By Michael Hernandez
The U.S. voted for the first time Friday against an annual UN resolution condemning Israel’s occupation of the Syrian Golan Heights.
Breaking with its prior practice of abstaining, the U.S. joined Israel in becoming the only two nations in the 193-member General Assembly to vote against the non-binding measure.
Nikki Haley, the U.S.’s UN envoy, said in a statement Thursday announcing the change in the U.S. vote "the atrocities the Syrian regime continues to commit prove its lack of fitness to govern anyone."
In all, 150 states voted in favor of the resolution, which says Israel’s occupation of the Golan Heights is in violation of international law and without legitimacy.
Australia, Cameroon, Canada, Guatemala, Honduras, Ivory Coast, the Marshall Islands, Mexico, Micronesia, Palau, Panama, Papua New Guinea, Rwanda and Togo were among the 14 countries who abstained.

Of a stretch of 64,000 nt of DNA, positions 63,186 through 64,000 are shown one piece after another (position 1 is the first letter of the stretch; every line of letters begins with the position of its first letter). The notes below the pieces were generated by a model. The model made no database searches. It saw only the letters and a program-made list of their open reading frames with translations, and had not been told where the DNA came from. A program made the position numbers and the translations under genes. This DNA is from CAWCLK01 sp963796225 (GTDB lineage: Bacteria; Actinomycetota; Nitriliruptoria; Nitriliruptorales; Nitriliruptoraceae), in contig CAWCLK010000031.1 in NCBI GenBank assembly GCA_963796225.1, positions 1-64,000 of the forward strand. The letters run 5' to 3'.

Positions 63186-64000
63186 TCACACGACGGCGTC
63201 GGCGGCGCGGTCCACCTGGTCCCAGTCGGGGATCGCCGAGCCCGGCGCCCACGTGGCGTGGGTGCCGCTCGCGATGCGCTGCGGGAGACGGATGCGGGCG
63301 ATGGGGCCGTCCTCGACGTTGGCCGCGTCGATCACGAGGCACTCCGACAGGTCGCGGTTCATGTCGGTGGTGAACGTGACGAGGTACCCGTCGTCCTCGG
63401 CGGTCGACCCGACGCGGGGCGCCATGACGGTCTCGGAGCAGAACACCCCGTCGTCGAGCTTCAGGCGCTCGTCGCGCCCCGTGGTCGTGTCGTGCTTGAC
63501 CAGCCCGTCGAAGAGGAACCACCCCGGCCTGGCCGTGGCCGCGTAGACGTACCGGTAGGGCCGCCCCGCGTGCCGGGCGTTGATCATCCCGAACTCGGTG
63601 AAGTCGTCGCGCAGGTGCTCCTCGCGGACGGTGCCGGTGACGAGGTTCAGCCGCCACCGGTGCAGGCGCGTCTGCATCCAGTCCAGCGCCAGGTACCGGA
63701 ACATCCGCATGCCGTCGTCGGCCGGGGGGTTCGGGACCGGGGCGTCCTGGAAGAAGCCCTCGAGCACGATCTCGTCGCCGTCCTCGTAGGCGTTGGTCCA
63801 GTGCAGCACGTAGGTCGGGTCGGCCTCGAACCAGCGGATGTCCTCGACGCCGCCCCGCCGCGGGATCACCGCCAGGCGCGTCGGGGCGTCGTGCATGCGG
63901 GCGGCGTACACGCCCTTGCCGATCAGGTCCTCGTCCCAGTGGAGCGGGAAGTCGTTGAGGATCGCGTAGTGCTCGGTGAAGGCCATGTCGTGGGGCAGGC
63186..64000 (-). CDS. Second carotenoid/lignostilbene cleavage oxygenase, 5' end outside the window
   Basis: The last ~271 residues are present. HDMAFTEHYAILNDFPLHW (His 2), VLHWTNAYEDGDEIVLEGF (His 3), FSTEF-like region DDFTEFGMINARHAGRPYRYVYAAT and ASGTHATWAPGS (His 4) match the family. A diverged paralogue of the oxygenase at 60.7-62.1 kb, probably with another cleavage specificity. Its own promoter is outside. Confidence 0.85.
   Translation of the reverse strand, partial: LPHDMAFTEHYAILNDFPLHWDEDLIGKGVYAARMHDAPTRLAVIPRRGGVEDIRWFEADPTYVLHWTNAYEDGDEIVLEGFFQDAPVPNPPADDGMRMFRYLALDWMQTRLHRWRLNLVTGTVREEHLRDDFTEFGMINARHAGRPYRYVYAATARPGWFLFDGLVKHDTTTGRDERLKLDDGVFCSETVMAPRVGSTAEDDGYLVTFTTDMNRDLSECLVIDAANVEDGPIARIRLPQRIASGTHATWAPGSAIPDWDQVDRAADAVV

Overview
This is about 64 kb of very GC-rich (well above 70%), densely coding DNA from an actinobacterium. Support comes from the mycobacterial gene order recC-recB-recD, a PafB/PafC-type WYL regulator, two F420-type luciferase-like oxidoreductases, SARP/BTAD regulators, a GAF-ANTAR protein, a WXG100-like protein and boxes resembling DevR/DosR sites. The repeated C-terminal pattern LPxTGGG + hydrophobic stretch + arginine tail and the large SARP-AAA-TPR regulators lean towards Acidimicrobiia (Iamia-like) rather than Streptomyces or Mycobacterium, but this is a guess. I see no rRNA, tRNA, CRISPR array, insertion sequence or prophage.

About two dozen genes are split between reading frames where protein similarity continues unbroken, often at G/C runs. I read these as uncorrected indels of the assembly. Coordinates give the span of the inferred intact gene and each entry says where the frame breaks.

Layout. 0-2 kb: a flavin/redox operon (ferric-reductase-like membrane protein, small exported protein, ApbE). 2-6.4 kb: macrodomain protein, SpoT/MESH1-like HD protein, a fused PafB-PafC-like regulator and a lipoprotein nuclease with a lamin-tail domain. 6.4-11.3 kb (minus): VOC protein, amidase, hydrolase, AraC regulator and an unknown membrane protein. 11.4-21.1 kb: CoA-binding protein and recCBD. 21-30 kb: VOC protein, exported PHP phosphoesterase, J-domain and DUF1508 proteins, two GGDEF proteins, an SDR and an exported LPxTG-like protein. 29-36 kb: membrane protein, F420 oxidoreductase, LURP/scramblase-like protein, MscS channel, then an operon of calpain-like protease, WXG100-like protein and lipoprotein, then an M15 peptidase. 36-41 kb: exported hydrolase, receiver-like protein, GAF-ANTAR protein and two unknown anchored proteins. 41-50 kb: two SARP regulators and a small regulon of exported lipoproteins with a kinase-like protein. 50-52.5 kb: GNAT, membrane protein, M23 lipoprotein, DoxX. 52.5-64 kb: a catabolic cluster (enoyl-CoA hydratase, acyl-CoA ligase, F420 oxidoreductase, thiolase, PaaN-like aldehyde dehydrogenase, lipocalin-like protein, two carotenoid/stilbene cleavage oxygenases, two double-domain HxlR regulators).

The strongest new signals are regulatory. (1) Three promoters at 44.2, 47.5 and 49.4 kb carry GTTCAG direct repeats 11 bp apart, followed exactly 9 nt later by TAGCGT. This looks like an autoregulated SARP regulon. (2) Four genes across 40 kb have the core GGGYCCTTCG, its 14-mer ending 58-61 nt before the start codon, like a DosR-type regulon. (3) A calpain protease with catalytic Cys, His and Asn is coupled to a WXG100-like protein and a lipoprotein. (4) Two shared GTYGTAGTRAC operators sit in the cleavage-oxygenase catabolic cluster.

Israel’s ambassador to the UN, Danny Danon, vowed that Israel will not withdraw from the occupied territory following the vote, arguing the international community should accept Israel’s facts on the ground.
Israel occupied the Golan Heights during the 1967 Six-Day War, capturing it from Syria.
It was formally brought under Israeli law in 1981 under then-Prime Minister Menachem Begin in a move that has never been recognized by the international community, and was met with criticism at the time by Washington.
It remains sovereign Syrian territory under international law, and Syria’s UN envoy vowed the country will retain the territory either peacefully or by war.
*Betul Yuruk contributed to this report from the United Nations